In an effort to stave off breakdown, writer, critic and editor of the (now sadly defunct) Bookslut Jessa Crispin reduces her worldly possessions into a carry-on, sinks her meagre savings into a plane ticket to Europe, and leaves her pleasantly stifling Chicago life in the dust. Borderline suicidal, she intends to spark a conversation with a ragtag gang of exiled writers, artists, and composers – those ‘unloosed, wandering souls who were willing to scrape their lives clean and start again elsewhere’ – in search of an answer to that age old dilemma: How, then, shall we live?
From William James’ sexual-slash-philosophical angst in Berlin to Nora Barnacle’s perilous modernist-musedom in Trieste, via Igor Stravinsky’s reinvention in Lausanne, Crispin trails the breadcrumbs of her ladies (and the odd man), all of whom sought exile of one kind or another in a country not their own. Part riotous literary travelogue, part intimate journal of a woman in crisis, we get to tag along for the ride through the cities she briefly inhabits, the lives and work of their transplanted creatives, and the author’s own eminently interesting brain.
The Dead Ladies Project is sweeping in the ground it covers. Crispin situates her exiles firmly within their historical contexts, and in doing so leads us on a whistlestop tour of Europe ancient and modern, taking in its peoples, mores, and wars. In lesser hands, this could be fragmentary and bewildering. But Crispin manages skillfully to hold it all together, blending the exiles’ narratives with her own. Their stories become hers, and in turn, ours.
A dream of a travel companion, Crispin is erudite and acerbic in all the right ways. Here she is on Germans: ‘[They] may look like proper churchgoing Lutherans on the outside, but they are all at heart tree-worshipping animists from way back’. (As someone who once spent a summer in a household of nude-lake-swimming Bavarians, I CONCUR.) Her style is swift and raw. At her best, sparkling insight tumbles out in all directions. In a few places, the writing feels a little rushed. Oh, and she swears a lot. If you don’t like your literary travelogues peppered with f-words, look away now.
Yes, this is the kind of book which could all too easily veer into that most achingly awful of territories: white-lady-finds-herself-in-foreign-lands, or come off as stunt memoir. But Crispin avoids both pitfalls. Scathingly critical of self and others, she burdens the reader with no redemptive arc, no artificially constructed emotional ‘journey’. This is not a gentle work. In one of the strongest chapters, she follows twentieth century travel writer Rebecca West through the former Yugoslavia, frustrated by West’s casual orientalism (‘I want to drown her in the bathtub’), whilst providing us a with an unflinching unpicking of her own troubled, troubling reactions. ‘Why in Belgrade do I find myself doing a wicked math?’, she asks. ‘I subtract twenty years from everyone around me and picture them with blood on their hands […] I seem incapable of halting it’.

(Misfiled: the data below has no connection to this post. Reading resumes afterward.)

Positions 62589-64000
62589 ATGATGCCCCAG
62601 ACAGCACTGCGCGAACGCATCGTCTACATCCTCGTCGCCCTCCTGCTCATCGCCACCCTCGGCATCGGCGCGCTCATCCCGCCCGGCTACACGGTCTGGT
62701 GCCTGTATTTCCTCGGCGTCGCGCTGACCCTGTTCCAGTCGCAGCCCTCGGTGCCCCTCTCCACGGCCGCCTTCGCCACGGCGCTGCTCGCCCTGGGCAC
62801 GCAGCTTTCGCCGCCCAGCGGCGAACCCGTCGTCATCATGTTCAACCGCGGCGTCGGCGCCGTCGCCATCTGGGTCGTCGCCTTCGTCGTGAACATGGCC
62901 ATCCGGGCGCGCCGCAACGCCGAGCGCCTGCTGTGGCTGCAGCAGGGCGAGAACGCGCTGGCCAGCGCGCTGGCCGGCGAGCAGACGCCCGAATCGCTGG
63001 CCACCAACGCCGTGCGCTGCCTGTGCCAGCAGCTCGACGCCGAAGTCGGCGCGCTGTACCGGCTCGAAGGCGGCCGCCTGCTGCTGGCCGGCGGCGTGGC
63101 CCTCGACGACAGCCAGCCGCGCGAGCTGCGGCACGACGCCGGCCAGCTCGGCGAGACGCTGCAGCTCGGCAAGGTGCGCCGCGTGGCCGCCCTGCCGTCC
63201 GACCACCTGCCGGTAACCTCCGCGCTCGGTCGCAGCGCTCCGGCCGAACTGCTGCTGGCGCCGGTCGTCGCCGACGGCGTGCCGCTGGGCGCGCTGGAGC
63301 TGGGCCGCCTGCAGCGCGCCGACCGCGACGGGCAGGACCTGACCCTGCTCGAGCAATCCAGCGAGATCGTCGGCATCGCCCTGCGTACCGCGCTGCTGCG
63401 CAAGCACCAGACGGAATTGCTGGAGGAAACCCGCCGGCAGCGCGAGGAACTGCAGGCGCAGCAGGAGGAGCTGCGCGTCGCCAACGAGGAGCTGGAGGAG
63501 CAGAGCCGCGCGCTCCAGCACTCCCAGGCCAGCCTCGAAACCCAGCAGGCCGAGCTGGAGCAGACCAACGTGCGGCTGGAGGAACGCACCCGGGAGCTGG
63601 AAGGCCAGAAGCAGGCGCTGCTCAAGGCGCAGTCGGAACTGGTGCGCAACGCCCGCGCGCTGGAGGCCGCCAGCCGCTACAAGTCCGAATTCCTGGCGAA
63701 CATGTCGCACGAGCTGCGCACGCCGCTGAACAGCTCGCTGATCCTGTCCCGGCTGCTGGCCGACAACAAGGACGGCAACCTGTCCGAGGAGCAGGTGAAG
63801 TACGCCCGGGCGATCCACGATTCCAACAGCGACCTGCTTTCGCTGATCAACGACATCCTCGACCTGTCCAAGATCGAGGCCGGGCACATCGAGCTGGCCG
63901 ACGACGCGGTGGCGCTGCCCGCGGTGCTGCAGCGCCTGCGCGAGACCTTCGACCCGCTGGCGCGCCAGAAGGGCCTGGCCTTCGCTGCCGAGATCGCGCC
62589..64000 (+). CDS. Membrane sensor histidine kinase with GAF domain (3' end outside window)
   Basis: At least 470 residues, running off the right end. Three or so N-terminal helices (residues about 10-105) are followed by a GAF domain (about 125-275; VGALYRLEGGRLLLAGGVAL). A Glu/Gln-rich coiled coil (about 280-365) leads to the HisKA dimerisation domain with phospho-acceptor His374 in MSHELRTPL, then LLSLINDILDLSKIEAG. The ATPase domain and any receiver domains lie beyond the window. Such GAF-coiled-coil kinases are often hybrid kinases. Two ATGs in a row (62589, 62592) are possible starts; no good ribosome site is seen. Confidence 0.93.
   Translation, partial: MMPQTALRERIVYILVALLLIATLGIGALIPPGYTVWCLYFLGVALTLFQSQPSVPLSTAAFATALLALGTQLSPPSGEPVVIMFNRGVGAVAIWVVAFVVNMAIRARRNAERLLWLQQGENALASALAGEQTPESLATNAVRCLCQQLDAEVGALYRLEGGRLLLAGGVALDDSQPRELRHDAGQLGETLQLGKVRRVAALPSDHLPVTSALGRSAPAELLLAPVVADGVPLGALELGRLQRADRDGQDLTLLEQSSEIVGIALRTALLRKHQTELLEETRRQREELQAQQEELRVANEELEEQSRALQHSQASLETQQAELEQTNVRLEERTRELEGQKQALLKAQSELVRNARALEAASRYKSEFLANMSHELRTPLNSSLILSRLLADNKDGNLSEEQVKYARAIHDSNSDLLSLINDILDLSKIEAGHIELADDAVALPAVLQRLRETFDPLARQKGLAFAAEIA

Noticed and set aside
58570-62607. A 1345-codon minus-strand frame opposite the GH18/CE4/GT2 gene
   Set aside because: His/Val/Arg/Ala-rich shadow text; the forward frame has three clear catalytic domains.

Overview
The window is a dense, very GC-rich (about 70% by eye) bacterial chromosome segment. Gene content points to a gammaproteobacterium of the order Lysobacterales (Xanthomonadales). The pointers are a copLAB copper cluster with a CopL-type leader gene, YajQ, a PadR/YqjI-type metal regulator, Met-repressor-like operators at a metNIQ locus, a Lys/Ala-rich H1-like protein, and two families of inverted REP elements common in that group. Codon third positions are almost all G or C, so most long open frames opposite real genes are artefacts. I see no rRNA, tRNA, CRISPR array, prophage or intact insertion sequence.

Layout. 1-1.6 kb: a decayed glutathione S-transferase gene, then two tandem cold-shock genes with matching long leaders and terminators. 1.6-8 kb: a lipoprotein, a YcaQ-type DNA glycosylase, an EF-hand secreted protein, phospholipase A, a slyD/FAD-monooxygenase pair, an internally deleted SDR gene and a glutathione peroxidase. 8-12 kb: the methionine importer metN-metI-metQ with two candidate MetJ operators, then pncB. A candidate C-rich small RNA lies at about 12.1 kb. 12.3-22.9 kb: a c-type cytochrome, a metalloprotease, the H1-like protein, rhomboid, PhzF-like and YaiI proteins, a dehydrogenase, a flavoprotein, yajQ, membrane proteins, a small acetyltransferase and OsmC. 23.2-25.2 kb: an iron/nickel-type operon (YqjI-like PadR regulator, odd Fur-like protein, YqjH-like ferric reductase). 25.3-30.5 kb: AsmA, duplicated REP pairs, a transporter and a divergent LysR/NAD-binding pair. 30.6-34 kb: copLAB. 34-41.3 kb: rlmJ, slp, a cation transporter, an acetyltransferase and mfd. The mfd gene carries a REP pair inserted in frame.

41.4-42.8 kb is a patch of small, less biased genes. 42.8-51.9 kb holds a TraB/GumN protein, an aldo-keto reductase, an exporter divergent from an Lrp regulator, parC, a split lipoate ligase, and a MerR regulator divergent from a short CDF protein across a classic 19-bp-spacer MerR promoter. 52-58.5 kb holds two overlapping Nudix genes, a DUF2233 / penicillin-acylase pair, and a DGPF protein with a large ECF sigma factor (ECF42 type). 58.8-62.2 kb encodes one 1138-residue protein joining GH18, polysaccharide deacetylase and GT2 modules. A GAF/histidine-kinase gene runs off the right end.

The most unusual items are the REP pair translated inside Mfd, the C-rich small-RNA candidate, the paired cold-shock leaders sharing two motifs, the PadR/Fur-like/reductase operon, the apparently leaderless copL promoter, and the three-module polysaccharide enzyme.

Crispin is fascinated by the transitory, marginal spaces occupied by her subjects. How they, and she, find their way into and out of these is a thread woven throughout the book. Like the exiles, she is something of a changeling, who ‘came to this planet as an already formed creature’ which must now fight to find its place. Her entry into the literary sphere as a Kansas born college dropout has been hard won. In the chapter on Margaret Anderson – a fellow
Midwestern outsider and pioneering founder of avant garde magazine The Little Review – Crispin explores just what it takes to scale the slippery face of that world as a ‘nobody from nowheresville’. Angered by the stultifying dullness of the American literary establishment and the door-opening importance of secret handshakes (then, as now), Crispin shows us that Anderson’s path mirrors in many ways her own. Ultimately, she argues, one must ‘lay siege from the outside’. Drunk and alone in the south of France, she resolves to start a new magazine, christening it Spolia. It’s a Roman word, of course, meaning ‘to use rubble to build a new structure’, and it’s an apt metaphor, too, for how she’s attempting to shape her life.
Crispin ends the book/voyage still rootless, still questioning. Having failed to find a place, either literal or figurative, to call home, she wonders if this is ‘just how it is for me’, but concedes that instead of certainty (of city, relationship, family), she has at least been bestowed ‘the ability to move through the world’ – itself no small gift. Marinating in a charming Greek hotel whose single flaw is its lack of bathtub, she flips a coin: ‘Heads, I go. Tails, I stay’. We don’t need to be told which way it lands. I just checked her Twitter bio. Location: ‘Nowhere in particular’.
Holly Aszkenasy was born in London and lives there now. Twitter: @hollyaszkenasy